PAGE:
Circadian Technologies, Inc.'s 2002 Shiftwork Practices Survey finds that just two percent of companies subsidized child care, and 69 percent had no idea whether 24-hour child care was available in their area.

Certain businesses, including the armed forces, have addressed the issue by providing on-site child care - and reduced absenteeism, turnover and recruitment costs in the process.

The issue has safety implications: A four-month-old boy died after his 18-year-old mother left him in her car overnight while she worked as a floor cleaner. Charges have not yet been filed against the mother, who left the child asleep in a makeshift bed, but detectives are investigating the death.

And at this time last year, Rosemarie Radovan, 31, was sentenced to three months in jail and five years of probation for felony child endangerment. Radovan had repeatedly left her two young children in the trunk of her car while she worked the night shift at a Silicon Valley computer company.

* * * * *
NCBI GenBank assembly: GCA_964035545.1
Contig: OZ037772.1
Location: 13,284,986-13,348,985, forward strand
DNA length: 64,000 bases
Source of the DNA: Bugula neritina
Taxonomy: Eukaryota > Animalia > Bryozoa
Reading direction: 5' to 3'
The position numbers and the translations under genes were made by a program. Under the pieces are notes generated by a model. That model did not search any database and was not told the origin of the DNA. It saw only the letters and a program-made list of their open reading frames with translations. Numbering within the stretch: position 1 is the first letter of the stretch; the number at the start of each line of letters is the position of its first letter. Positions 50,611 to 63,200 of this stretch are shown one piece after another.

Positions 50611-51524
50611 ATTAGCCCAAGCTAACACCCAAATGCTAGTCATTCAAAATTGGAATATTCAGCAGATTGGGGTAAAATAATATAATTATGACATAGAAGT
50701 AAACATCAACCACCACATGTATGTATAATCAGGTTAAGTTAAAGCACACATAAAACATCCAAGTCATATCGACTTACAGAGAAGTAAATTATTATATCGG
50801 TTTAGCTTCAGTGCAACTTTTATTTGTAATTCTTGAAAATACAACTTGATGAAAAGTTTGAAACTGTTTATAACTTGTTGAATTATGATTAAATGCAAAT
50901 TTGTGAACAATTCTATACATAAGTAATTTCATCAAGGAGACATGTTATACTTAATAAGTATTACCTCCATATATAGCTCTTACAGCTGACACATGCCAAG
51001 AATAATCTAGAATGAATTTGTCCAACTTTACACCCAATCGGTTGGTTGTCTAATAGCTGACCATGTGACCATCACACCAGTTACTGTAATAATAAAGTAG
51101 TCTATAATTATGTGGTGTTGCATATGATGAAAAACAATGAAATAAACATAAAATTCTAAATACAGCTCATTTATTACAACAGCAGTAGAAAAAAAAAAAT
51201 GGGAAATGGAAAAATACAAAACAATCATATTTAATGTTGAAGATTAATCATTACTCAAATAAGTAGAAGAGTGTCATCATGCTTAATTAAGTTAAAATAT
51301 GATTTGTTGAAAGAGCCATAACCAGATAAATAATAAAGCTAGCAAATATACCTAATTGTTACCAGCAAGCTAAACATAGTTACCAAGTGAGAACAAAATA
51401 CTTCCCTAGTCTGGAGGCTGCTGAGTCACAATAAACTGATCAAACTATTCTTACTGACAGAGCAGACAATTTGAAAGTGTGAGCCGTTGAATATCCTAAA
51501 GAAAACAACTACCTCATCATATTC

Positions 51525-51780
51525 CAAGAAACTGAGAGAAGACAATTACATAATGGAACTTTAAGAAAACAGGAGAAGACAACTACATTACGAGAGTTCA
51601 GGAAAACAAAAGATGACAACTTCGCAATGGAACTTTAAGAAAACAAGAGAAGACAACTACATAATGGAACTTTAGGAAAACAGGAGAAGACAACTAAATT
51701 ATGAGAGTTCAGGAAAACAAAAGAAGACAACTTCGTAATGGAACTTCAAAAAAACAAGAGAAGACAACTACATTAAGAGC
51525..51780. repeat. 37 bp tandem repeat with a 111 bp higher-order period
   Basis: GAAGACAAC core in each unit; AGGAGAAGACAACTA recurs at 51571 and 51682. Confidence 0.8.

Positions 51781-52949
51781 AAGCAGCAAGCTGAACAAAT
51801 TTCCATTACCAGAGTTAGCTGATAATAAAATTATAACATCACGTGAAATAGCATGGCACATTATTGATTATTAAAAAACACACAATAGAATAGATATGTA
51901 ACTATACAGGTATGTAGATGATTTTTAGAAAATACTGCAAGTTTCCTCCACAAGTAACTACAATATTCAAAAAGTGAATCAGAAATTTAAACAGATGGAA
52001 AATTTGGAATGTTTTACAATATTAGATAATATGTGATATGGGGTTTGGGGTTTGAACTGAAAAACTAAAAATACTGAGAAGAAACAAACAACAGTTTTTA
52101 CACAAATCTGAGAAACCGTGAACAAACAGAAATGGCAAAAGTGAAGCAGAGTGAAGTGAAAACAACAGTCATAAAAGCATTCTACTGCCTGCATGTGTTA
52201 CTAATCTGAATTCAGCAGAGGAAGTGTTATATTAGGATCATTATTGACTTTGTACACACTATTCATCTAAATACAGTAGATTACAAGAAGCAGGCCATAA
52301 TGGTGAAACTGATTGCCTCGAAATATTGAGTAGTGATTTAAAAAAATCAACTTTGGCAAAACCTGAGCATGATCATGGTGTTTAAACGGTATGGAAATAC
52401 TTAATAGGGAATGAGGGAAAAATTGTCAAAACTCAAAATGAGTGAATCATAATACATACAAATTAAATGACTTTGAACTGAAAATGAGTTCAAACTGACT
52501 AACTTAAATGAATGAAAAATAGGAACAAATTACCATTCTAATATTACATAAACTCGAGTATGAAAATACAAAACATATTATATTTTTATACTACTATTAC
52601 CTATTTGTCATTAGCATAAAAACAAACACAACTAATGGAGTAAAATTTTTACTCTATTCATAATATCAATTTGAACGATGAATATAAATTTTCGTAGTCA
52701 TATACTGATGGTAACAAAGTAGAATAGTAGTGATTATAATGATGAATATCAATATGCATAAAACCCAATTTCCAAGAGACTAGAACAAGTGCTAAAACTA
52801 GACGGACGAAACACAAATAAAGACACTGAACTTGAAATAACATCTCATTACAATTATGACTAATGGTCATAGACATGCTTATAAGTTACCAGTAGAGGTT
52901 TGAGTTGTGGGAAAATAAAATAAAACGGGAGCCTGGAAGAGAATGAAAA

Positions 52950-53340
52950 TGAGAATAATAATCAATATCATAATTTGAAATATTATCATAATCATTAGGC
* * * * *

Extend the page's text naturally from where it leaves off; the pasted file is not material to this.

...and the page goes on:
These cases demonstrate a difficulty faced by thousands of parents who work nights: finding child care during the overnight hours, according to Jennifer Allen of CTI. Though the need for extended-hour child care has been increasing for decades, most communities have yet to find a solution. The issue is not even on the radar screens of most managers of 24-hour operations, says Allen.